Michigan senior edge defender Kwity Paye has enjoyed a meteoric rise up the 2021 NFL draft board this season despite appearing in just four games. Paye’s combination of size and athletic ability has him trending as one of the most desirable edge rushers in this year’s class, and his tape suggests that desire is warranted.
Paye appeared in 38 games during his Wolverines career, including 20 starts. He was named an Academic All-Big 10 honoree in 2020 and finished the year with 16 tackles, four tackles for loss, and two sacks (in that four-game sample size). For his career, Paye totaled 97 tackles, 23.5 tackles for loss, and 11.5 sacks. Paye was voted team captain by his teammates in 2020.
Prior to arriving at Michigan, Paye was regarded as a four-star prospect by ESPN and the No. 26 defensive end recruit in the nation. He has a high school track background and was a member of his state championship 4×100 meter relay team. He won the state championship in the long jump, too. Needless to say, Paye is a rare athlete.
His background is pretty rare, too. Paye, who was born in Guinea, is the son of Liberian refugees. His mother’s struggles to get to the United States are well-documented here and well worth a read to get a better sense for the extra chip that he’s is playing with. Those things matter. Paye will have the necessary ‘want-to’ to succeed.
Physically, Paye is an impressive-looking prospect at 6-4, 277 pounds. He has a thick and stocky build that he carries effortlessly on the field. He doesn’t move like a guy pushing 280 pounds. If you didn’t know his measurables before watching his tape, you’d think he was more like 250 pounds. Paye’s length is adequate, although he doesn’t possess the kind of long limbs that the truly elite pass-rushers usually have.
Athletically, Paye is an explosive and twitchy edge defender who has a fantastic first step off the line of scrimmage and the kind of lateral movement skills required to change directions when hunting ball carriers. His straight-line speed is top-notch for his position and makes him a capable defender in pursuit even when chasing fast running backs and quarterbacks.
As a pass rusher, Paye possesses a variety of pass-rush moves that are still in their formative stages. He’s most effective as a power player. He has extremely strong hands and his upper-body power is evident. When he shoots his hands into the opposing offensive linemen’s chest plate, he locks out with ease and immediately puts him on skates. He stacks and sheds the way you’d expect a first-round prospect to do. His push-and-pull is effective, and he flashes nice swim and rip moves as well. He just needs more reps to unlock his special potential.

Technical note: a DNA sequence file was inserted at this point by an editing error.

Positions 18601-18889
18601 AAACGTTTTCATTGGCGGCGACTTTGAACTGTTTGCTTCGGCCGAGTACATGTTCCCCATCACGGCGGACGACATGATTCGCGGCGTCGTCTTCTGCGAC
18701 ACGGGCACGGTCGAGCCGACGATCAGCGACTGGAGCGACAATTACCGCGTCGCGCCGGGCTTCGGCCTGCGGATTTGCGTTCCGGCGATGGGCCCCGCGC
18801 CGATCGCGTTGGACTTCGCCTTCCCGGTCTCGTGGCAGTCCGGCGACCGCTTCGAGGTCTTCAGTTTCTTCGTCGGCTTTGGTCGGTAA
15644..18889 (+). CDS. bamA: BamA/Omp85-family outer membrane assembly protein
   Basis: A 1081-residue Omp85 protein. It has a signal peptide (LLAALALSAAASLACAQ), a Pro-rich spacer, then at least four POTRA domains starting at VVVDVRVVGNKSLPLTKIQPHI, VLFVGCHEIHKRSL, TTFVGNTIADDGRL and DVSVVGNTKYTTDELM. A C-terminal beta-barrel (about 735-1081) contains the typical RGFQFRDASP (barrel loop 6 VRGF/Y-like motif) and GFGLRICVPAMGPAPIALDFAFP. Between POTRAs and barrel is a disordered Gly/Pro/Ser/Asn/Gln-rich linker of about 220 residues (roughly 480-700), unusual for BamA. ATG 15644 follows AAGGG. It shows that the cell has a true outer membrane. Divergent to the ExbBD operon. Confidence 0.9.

Paye has a high motor as a pass-rusher. He remains active throughout the play and will make a living in opponents’ backfields on effort and hustle alone. He doesn’t give up, even when he appears neutralized at the beginning of the play. His ability to chase down and close on quarterbacks is critically important; he profiles as a strong finisher in the NFL.
As a run defender, Paye is a strong and physical presence who can bully his way through blocks to make a play on the ball. He’s a thumper on contact and is generally a reliable tackler. He struggles when diagnosing misdirection plays and read options and, as a result, can be out of position more than you’d like. But that isn’t a fatal flaw; he’ll get coached up in the league.
Paye’s physical and athletic traits didn’t show up in his box score. His lack of dominant production is a red flag and will cause teams to wonder if he’ll end up being more of a projection player than a productive one. That said, I always bet on players with Paye’s traits. They don’t come around all that often.
Overall, Paye has the kind of upside that should have teams excited about drafting him in the first round. His style of play reminds me of Khalil Mack, and while I hate making comparisons to players with Hall-of-Fame resumes, it’s hard not to get that vibe from Paye when watching his tape. He isn’t as rocked-up as Mack and he needs to become a more consistent playmaker, but his ability to win with power and quickness off the snap is very similar.
Paye won’t be as high of a first-round pick that Mack was, but he will be a highly sought-after guy. He might not factor in the starting lineup immediately as a rookie, but he’ll absolutely contribute on passing downs and, eventually, will become a cornerstone piece on whatever defense he becomes a part of.
GRADE: 8.2 (1st round)